As a result of these missions, the project includes the ongoing identification of sub-regional centres which can be strengthened and transformed into reference centres, which will provide clinical and human resources in radiation medicine and increase the number of patients able to access this type of treatment. As part of the development of sub-regional centres, I have coordinated the development and delivery of regional training courses and workshops to enhance the skills, knowledge, and competencies of radiologists, oncologists, medical physicists, and radiographers, who all play important roles in the safety, quality, and efficiency of patient diagnosis and treatment. Between 2018-2019, three workshops were delivered and provided training to over 65 personnel in IAEA member states within the region. These individuals are now disseminating this knowledge through institutional training, as well as updating and/or implementing standard protocols and policy governing quality, safety, and efficiency in radiation medicine.

I am currently in the process of developing a questionnaire in combination with a tool from the IAEA to assess the status of medical physics in the Caribbean. The results will provide data on the ongoing impact of the project and much-needed data specific to the region.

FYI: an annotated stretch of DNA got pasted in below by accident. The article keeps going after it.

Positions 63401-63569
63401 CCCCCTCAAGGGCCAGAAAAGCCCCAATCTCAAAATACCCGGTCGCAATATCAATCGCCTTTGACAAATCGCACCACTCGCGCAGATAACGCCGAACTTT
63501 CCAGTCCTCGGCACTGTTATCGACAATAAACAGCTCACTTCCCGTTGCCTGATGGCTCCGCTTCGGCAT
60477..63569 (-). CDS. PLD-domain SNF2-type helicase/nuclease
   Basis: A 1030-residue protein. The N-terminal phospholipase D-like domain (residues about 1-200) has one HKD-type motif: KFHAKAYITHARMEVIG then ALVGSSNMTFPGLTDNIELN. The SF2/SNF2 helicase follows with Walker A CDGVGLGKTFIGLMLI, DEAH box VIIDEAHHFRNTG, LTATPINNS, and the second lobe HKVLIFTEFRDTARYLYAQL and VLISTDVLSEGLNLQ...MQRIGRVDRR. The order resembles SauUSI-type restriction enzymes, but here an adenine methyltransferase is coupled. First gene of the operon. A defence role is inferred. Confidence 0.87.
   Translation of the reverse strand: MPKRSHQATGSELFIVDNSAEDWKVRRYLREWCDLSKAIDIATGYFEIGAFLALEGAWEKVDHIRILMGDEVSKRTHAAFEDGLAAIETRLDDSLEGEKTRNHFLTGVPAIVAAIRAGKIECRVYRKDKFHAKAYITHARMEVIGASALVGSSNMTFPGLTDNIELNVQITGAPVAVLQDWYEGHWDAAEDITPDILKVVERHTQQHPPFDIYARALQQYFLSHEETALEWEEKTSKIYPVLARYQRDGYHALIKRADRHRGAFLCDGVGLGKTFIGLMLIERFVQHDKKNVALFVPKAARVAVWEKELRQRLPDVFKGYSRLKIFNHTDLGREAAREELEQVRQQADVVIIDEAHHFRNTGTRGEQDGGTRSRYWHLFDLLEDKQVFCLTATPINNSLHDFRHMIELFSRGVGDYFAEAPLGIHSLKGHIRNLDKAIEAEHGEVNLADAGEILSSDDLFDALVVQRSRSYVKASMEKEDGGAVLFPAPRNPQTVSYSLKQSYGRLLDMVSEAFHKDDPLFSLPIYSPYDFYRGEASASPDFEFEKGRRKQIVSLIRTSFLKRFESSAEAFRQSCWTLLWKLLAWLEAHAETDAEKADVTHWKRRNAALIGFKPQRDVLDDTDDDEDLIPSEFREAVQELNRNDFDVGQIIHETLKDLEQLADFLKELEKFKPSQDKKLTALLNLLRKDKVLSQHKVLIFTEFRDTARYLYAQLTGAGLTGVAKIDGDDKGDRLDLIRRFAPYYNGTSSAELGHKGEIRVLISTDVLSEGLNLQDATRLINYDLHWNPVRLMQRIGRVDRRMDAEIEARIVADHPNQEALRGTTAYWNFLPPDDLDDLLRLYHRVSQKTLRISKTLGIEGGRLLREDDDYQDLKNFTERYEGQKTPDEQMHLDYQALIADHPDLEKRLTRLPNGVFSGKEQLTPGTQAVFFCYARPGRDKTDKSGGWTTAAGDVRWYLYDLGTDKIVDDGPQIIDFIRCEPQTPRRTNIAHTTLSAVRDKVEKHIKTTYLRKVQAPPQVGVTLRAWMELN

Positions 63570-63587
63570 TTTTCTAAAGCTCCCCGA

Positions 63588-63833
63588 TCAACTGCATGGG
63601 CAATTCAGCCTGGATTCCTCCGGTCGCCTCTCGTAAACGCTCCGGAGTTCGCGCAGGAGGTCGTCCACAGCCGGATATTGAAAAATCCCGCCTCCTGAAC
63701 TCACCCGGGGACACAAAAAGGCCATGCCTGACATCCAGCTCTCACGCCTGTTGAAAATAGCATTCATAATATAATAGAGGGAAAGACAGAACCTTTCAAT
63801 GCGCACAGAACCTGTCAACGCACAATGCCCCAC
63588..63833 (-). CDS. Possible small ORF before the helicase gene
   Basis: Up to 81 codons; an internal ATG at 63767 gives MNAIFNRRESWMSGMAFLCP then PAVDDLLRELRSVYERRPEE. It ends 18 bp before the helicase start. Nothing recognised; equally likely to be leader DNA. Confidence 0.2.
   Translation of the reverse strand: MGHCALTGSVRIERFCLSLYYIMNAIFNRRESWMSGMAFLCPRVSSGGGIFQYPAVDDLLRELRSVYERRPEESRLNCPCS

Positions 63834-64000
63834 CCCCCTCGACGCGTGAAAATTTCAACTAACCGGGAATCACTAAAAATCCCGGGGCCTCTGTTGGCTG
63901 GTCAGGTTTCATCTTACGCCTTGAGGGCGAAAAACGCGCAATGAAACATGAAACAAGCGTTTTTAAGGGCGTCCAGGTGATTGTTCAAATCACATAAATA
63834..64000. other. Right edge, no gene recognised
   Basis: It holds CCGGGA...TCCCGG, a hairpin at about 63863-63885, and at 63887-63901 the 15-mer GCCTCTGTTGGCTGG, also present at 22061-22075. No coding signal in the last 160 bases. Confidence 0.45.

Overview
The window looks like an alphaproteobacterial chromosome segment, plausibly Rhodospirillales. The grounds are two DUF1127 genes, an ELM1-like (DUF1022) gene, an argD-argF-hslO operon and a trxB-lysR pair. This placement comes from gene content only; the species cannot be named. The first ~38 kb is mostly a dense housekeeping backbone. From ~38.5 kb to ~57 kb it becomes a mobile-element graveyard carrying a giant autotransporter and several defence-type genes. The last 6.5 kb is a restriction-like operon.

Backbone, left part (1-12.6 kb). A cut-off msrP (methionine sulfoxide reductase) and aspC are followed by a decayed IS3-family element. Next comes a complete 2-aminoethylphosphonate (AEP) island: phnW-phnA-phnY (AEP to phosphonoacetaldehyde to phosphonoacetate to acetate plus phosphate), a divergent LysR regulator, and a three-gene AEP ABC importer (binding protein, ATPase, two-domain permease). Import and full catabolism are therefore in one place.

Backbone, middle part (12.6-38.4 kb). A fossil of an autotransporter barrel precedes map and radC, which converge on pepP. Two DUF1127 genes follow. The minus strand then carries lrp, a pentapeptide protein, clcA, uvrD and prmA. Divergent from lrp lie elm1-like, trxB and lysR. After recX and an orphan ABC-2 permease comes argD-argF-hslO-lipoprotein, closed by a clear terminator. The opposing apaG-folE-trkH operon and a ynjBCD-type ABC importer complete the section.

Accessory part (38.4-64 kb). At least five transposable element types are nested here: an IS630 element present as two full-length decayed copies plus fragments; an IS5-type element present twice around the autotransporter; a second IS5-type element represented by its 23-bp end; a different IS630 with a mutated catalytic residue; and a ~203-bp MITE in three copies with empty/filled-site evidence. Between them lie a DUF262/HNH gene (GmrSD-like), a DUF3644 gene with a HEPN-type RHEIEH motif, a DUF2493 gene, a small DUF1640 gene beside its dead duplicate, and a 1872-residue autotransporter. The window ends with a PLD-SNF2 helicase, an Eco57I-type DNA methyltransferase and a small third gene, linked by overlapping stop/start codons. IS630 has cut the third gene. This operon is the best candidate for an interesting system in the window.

Key future outcomes

For the remaining two years, further training courses and expert missions are planned to encourage ongoing professional training for current and new staff and assess the impact of this work in delivering quality and safe diagnosis and patient care. Additionally, through the project many hospitals in the region will be presented with quality assurance test equipment to assist in the development of quality control programmes.

Another key outcome of the project within the next two years will be to establish clinical training programmes for medical physicists in nuclear medicine, radiotherapy, and diagnostic radiology. These programmes will ensure the Caribbean region meets the demands of clinically trained medical physicists and enable them to contribute to the enhancement of quality patient care.

While the lack of ionizing radiation regulations and legislation throughout the Caribbean is concerning, the development of radiation safety cultures and best practices will greatly accelerate the improvement of sustainable quality patient care. It is my firm belief that this current IAEA regional project will catapult the Caribbean region in meeting international standards and best practices in the field of radiation medicine.

Currently there are many shortfalls in the Caribbean region in the area of radiation medicine… The quality, safety, and efficiency of patient care are affected negatively due to these shortfalls and thus require urgent attention.